Back in the summer, before they had even kicked a ball at the World Cup let alone reported for pre-season training, I got given the task of serialising a book about Louis van Gaal.
It was a biography of the man who was about to become Manchester United manager, written by a Dutch journalist, translated very poorly into English, and needed quite a lot of adapting to turn it into even a half decent read.
It involved a week's research too, making calls to various people in Holland, to fill in some of the gaps that the book, which seemed to have been based largely on Dutch newspaper cuttings, had left.
I'll be honest, I didn't know a lot about van Gaal. Obviously I knew his record at Ajax, Barcelona and Bayern Munich among others. But not a lot about the man, and by the end of seven days what shone through was the black and white way he divided opinion.
Some thought he was a genius, with the power to make ordinary footballers into legends. Just as many - including one of my heroes Johann Cruyff - cast him as an arrogant fool who constantly fell out with his most talented players.
More than six months into his tenure at Old Trafford I still can't decide which is right. I'm still not sure whether Manchester United are currently in the top four of the Premier League, and on a run of just two defeats in 19, because of their manager or in spite of him.
That's why I'm still inclined to think that the 1.910/11 on offer for United to return to the Champions League next season under van Gaal's leadership by achieving a top four finish is a bet to lay rather than to back.
United spent around £150million last summer on a collection of world class players, and yet none of them seem to be delivering. Angel di Maria is so much a shadow of the Real Madrid star who cost £60million that he got hooked at half time against Sunderland. Falcao's number was up not long after. Ander Herrera isn't trusted with a regular place in the team, ditto Juan Mata.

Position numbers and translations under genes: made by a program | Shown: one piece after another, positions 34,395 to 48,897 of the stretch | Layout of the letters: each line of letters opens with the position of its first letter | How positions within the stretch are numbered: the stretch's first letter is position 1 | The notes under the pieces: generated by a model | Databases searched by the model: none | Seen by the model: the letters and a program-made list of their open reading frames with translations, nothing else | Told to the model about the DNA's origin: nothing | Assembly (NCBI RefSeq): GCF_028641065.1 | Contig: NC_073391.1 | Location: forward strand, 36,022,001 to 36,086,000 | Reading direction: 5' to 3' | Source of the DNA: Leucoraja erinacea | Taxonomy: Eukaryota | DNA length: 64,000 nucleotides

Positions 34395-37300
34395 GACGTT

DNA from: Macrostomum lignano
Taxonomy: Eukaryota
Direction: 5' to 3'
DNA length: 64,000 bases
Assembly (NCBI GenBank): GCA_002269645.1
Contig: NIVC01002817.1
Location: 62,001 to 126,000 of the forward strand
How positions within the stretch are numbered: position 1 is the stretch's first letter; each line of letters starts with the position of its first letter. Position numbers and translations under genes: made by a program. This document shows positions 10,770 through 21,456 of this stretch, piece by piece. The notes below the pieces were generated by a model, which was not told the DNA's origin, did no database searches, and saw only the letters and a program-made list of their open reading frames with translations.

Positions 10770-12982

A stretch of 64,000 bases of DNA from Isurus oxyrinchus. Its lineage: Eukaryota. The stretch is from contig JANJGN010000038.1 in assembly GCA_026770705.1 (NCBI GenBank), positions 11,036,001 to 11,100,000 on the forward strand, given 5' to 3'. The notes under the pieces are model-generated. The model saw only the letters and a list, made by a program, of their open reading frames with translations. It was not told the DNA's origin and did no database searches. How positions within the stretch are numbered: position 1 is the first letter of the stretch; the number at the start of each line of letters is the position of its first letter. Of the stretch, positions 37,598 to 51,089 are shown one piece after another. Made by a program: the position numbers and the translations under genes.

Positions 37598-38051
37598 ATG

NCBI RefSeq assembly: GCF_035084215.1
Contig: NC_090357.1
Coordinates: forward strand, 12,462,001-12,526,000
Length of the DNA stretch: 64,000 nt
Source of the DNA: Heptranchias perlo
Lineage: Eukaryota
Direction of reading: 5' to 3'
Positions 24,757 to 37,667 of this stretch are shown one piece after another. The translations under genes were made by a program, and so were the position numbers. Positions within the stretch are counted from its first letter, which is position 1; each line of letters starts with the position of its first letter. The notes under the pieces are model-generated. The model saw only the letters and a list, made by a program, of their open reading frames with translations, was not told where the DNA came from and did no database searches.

If the measure of a coach is that he improves players, van Gaal seems to be taking stellar stars in the opposite direction. Robin van Persie has gone from World Cup winner to Mr Anonymous with one goal from open play in nine games. Wayne Rooney, arguably England's best centre forward, has been converted into a pretty average midfield man.
The best of it all was the manager moaning last week that he didn't have a 20 goals a season striker in his squad. Yet it's only two years ago that Rooney's 27 left him second in the Golden Boot award to Van Persie's 30, while Falcao once plundered a record 36 in a year for Atletico Madrid.
With so much talent in the team United will inevitably dig out results against the lower sides and that's why they are so high in the table. But there comes a point when you need performances as well as graft, and that point is arriving now.
After Wednesday's trip to Newcastle, and even there it might not be so simple to justify being 2.021/1 favourites, United have a sequence of Premier League fixtures pitting them against Tottenham, Liverpool, Manchester City and Chelsea.
No team can play badly and get results forever, and van Gaal's side might just be reaching the point where reality bites. Then we'll see exactly how divisive the man can be.